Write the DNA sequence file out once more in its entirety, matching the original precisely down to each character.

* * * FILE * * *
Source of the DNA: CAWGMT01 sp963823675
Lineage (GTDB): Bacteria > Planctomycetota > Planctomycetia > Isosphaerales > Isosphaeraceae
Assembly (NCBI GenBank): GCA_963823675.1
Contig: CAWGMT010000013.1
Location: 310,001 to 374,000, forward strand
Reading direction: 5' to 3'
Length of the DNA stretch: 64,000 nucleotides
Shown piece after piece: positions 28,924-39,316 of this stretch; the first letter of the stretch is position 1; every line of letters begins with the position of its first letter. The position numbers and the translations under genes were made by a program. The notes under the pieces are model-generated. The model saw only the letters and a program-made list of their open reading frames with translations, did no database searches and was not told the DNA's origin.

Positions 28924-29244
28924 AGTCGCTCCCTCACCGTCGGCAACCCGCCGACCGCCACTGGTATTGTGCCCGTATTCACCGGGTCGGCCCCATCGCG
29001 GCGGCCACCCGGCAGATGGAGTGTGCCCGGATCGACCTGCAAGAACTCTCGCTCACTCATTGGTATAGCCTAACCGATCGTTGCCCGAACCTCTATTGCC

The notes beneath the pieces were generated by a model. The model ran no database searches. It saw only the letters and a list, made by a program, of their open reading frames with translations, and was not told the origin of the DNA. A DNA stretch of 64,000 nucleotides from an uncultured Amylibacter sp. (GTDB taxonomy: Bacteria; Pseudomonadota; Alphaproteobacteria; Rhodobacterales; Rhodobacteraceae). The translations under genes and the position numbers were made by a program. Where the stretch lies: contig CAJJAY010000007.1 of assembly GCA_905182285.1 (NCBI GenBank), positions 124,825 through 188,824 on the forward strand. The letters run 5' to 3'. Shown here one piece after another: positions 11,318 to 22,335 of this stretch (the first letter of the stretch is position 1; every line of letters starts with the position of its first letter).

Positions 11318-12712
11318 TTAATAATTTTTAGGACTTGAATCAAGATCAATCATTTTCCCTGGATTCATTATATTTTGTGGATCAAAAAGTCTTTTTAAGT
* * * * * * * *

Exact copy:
Source of the DNA: CAWGMT01 sp963823675
Lineage (GTDB): Bacteria > Planctomycetota > Planctomycetia > Isosphaerales > Isosphaeraceae
Assembly (NCBI GenBank): GCA_963823675.1
Contig: CAWGMT010000013.1
Location: 310,001 to 374,000, forward strand
Reading direction: 5' to 3'
Length of the DNA stretch: 64,000 nucleotides
Shown piece after piece: positions 28,924-39,316 of this stretch; the first letter of the stretch is position 1; every line of letters begins with the position of its first letter. The position numbers and the translations under genes were made by a program. The notes under the pieces are model-generated. The model saw only the letters and a program-made list of their open reading frames with translations, did no database searches and was not told the DNA's origin.

Positions 28924-29244
28924 AGTCGCTCCCTCACCGTCGGCAACCCGCCGACCGCCACTGGTATTGTGCCCGTATTCACCGGGTCGGCCCCATCGCG
29001 GCGGCCACCCGGCAGATGGAGTGTGCCCGGATCGACCTGCAAGAACTCTCGCTCACTCATTGGTATAGCCTAACCGATCGTTGCCCGAACCTCTATTGCC

The notes beneath the pieces were generated by a model. The model ran no database searches. It saw only the letters and a list, made by a program, of their open reading frames with translations, and was not told the origin of the DNA. A DNA stretch of 64,000 nucleotides from an uncultured Amylibacter sp. (GTDB taxonomy: Bacteria; Pseudomonadota; Alphaproteobacteria; Rhodobacterales; Rhodobacteraceae). The translations under genes and the position numbers were made by a program. Where the stretch lies: contig CAJJAY010000007.1 of assembly GCA_905182285.1 (NCBI GenBank), positions 124,825 through 188,824 on the forward strand. The letters run 5' to 3'. Shown here one piece after another: positions 11,318 to 22,335 of this stretch (the first letter of the stretch is position 1; every line of letters starts with the position of its first letter).

Positions 11318-12712
11318 TTAATAATTTTTAGGACTTGAATCAAGATCAATCATTTTCCCTGGATTCATTATATTTTGTGGATCAAAAAGTCTTTTTAAGT